Weddings Taylor Made: “Take some deep breaths and decide that the extra time can work to your advantage. Take time and evaluate your budget. What aspects of your wedding are most important to you? Maybe adjust your budget and plans and allocate money to those areas. This experience may cause you to decide you really do want to have a second line band to celebrate with and are willing to make adjustments in other areas to make this happen.
“Overall, evaluate what is really important to both of you as a couple. Sometimes extra time can create a temptation to spend more. We hope brides will not fall into this trap of over-stretching themselves and breaking budgets, but rather take the time to add more thoughtful and unique touches to their wedding. Are you having a seated dinner? Maybe include a personal card for each guest at their place setting telling them how much they mean to you. Think about how you can make your first dance, parent dances or toasts even better. Maybe some in-home dance lessons are in order! We look forward to hearing some extra special content to come in wedding vows and toasts from this quarantine experience.”
What is some advice for couples who don’t want to move their big day? How can you make a solo ceremony special with minimal resources?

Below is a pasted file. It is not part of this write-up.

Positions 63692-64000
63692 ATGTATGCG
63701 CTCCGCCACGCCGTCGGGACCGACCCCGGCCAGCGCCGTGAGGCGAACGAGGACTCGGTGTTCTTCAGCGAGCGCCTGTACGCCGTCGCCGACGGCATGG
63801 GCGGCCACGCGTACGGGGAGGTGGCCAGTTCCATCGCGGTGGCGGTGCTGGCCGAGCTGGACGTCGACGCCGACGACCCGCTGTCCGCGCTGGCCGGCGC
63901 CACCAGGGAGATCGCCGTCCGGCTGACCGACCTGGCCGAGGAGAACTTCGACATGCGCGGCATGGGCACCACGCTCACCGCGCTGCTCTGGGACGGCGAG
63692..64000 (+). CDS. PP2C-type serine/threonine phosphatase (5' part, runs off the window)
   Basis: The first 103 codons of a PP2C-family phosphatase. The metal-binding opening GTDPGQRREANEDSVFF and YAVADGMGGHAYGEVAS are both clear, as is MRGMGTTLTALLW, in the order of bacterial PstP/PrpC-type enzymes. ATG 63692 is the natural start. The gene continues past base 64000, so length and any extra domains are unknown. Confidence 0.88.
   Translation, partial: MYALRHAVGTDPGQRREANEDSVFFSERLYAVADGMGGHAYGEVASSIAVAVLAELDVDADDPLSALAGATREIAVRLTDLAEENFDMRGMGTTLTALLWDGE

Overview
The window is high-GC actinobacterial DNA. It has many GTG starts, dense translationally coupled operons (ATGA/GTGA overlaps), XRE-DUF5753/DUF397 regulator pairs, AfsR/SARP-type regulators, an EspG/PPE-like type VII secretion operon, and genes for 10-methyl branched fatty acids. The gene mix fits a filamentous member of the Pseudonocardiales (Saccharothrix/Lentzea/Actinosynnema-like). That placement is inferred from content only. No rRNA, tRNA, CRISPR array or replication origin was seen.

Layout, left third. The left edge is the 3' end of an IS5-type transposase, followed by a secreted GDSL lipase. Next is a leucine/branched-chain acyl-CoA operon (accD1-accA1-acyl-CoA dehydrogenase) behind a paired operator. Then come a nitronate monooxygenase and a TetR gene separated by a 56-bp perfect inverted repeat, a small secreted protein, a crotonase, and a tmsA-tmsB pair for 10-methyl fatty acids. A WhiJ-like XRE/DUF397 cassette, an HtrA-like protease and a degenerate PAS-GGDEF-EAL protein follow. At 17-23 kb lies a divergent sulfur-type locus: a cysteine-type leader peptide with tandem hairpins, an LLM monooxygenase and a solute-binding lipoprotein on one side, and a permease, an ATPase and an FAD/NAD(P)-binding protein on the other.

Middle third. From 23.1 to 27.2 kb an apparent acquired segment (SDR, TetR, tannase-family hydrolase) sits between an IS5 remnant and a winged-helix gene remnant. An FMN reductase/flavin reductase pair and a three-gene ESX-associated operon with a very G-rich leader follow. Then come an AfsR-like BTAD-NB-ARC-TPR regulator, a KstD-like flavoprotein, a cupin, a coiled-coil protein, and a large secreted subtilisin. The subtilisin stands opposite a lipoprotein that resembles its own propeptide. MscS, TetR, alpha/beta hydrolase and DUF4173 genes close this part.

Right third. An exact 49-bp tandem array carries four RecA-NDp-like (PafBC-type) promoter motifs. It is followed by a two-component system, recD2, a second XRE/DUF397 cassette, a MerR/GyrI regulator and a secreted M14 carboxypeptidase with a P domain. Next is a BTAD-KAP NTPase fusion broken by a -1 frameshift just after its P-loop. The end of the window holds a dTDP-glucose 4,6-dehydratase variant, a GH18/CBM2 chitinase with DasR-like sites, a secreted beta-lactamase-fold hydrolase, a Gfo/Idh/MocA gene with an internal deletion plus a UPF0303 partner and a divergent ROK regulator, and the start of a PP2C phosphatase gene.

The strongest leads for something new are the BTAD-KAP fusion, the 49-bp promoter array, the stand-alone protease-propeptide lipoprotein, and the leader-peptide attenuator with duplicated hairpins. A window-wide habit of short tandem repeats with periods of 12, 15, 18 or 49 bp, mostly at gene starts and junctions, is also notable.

KBCook Weddings: “My advice is to remember that the intimate wedding they will have is just as special and important as the big one would have been. If anything, you have concentrated things down to the aspects that matter most: love, commitment, family and celebration. Even though it’s small than originally planned, treat it with just as much importance. Dress up, bring in flowers, play music, take photos, dance and eat cake. You just got married!”
Angela Marie Events: “The thing that’s most important is that the bride and groom both feel good about the decision. Everyone has their own story and reasoning, but in the end it’s just about celebrating your life, regardless of the fanfare. Plus, for some couples, a wedding was already daunting financially. This relieves that stress and allows couples to home in on what’s really important.”
Poppy Lane Events: “If you opt for a private ceremony and not the ‘original plan’ later on, my biggest recommendation is to review your vendor contracts. Know who will give back retainers and deposits and who won’t, and be accepting should it arise that those will not be refunded. Additionally, make sure that your private ceremony follows local restrictions and the recommendations of the CDC. The fines and repercussions that I have seen several couples have as a result will certainly put a damper on the occasion!”